The shells exploded at an isolated area and did not cause any casualty or injury to anyone on this side, a BSF officer said.An infiltration bid was also foiled by the Army along the Line of Control in Poonch district on Saturday. "At about 1045 hours on Saturday, three to four persons were crossing the Line of Control (LoC) in Poonch Sector from Pakistan side", Defence Spokesman, Northern Command, Col S D Goswami said.
"When these persons were well within Indian territory, troops deployed in the area opened fire on them", Col Goswami said adding that simultaneously, Pakistani post located across the area opened heavy firing.During the ensuing fire fight, the persons trying to cross the LoC fled back towards the Pakistan side, the officer said.
3) With promise to make Delhi corruption-free, Kejriwal takes charge:
Capping a momentous journey, Aam Aadmi Party leader Arvind Kejriwal took oath as the eighth chief minister of Delhi on Satutday, promising to make Delhi the first corruption-free state and act against communal elements.Lieutenant Governor Najeeb Jung administered the oath of office and secrecy to Kejriwal, Manish Sisodia and five other ministers at the historic Ramlila Grounds, exactly a year after Kejriwal quit after a short 49-days regime.Asim Ahmed Khan, Sandeep Kumar, Satyendar Jain, Gopal Rai and Jitender Singh Tomar also took oath of office and secrecy at the ceremony as a large crowd cheered.
Immediately, after taking oath, the 46-year-old leader addressed the gathering and unveiled the priorities of his government which included steps against corruption, communal elements, VIP culture and assured Delhiites that his government will fight for full statehood for the national capital.
Warning his party leaders and workers against arrogance, he said this was the reason for the defeat of the Congress and the Bharatiya Janata Party, which had received huge majority in Lok Sabha polls just nine months ago. Terming the verdict as 'miracle of God', Kejriwal said, "I knew people of Delhi love me, but didn't know they love me so much."The AAP had won 67 of the 70 seats in Delhi decimating the Congress and leaving only three seats for the BJP.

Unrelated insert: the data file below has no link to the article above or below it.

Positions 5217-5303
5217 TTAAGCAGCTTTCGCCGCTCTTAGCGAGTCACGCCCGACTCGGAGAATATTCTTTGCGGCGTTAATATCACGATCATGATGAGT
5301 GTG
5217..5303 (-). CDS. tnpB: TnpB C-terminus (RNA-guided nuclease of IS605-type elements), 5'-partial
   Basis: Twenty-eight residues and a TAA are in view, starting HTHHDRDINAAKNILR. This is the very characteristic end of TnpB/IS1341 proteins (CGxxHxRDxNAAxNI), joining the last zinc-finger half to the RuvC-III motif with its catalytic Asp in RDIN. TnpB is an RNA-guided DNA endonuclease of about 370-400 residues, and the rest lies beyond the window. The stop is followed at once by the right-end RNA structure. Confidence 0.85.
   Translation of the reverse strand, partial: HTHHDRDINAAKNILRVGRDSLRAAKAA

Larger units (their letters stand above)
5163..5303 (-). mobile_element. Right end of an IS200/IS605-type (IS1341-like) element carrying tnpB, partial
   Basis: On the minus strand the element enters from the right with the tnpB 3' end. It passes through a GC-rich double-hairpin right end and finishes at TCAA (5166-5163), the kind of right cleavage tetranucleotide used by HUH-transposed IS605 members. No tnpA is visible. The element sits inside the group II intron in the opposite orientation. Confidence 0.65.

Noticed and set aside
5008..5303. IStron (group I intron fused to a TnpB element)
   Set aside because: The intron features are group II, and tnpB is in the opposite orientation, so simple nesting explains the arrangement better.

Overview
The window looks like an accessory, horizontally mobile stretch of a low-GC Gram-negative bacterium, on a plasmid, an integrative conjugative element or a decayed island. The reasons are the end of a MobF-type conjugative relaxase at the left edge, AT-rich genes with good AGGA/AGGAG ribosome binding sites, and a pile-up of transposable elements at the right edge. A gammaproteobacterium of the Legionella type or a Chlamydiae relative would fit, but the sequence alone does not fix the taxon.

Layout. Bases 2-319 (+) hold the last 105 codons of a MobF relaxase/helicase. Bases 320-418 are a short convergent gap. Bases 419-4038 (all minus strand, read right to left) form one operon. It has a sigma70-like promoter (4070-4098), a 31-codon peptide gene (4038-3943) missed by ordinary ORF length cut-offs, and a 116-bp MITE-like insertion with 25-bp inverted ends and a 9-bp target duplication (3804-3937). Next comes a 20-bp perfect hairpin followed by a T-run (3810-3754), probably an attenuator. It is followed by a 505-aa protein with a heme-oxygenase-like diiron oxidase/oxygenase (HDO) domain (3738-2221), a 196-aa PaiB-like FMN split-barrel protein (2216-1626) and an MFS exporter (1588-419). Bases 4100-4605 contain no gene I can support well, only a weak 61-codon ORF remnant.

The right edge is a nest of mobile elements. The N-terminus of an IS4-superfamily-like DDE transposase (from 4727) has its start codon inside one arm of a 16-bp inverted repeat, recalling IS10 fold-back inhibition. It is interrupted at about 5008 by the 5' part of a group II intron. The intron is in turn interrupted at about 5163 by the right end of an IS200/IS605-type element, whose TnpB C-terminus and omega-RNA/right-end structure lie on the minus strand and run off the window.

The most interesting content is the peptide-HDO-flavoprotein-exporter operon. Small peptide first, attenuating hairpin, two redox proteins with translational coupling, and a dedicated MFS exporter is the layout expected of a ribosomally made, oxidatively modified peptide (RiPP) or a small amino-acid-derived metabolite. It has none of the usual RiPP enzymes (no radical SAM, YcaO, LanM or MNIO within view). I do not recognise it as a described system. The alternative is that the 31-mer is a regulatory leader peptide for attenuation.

Assuring people that his government will make Delhi "India's first corruption-free state", he said if somebody asks for bribe don't refuse 'setting kar lena' (fix the deal) and video record it. Send the video footage to me. I will take action."Kejriwal, who shot into prominence during the agitation led by 75-year-old Anna Hazare in support of Jan Lokpal Bill in 2011, assured the people that his government will bring the bill soon. "Lokpal Bill is very important, it needs to be passed as soon as possible," he said.Reacting to recent attacks on churches and a Christian school on Friday in Delhi, he said, "In recent days, we witnessed several communal incidents in Delhi. We witnessed burning of churches. I want to warn the elements who are responsible for these incidents."
"I want to make Delhi a place where people of all religions feel safe," says Kejriwal, asserting that people of all religions, castes and classes voted for the AAP.Emphasising that he wants cooperation and good relations with the Centre, Kejriwal said BJP had promised to grant full statehood to Delhi."Before the elections, they had promised this to the people of Delhi. It's not possible for the Centre to take care of important issues related with governance of the state, so I hope the Centre will fulfil their promise," the chief minister said.
Cautioning his party, he said, "I can see arrogance in reports that the AAP will fight elections in other states...We have to make sure that we don't get carried away and become arrogant."
Asserting that his government will not spare anyone, he said, "Some people might try to malign us by impersonating as AAP workers. I want to tell the law and order machinery not to spare anyone who indulges in unlawful activities."
During his address, Kejriwal also mentioned his opponents in the Delhi polls -- BJP's Kiran Bedi and Congress' Ajay Maken. "I respect Kiran Bedi, she is like my elder sister. She has good experience in administration, I need her advice. I will cooperate with Ajay Maken too. I will involve everyone to make Delhi an ideal state," the chief minister said.
Listing passing of the Lokpal Bill as a major agenda for his government, Kejriwal, however, did not give a time-line for its passage.
"I would like to tell you that other parties haven't passed it in 65 years. We would pass it as soon as possible. We would do everything in a solid way," he said. The new chief minister said his government would work round-the-clock to make Delhi a better city.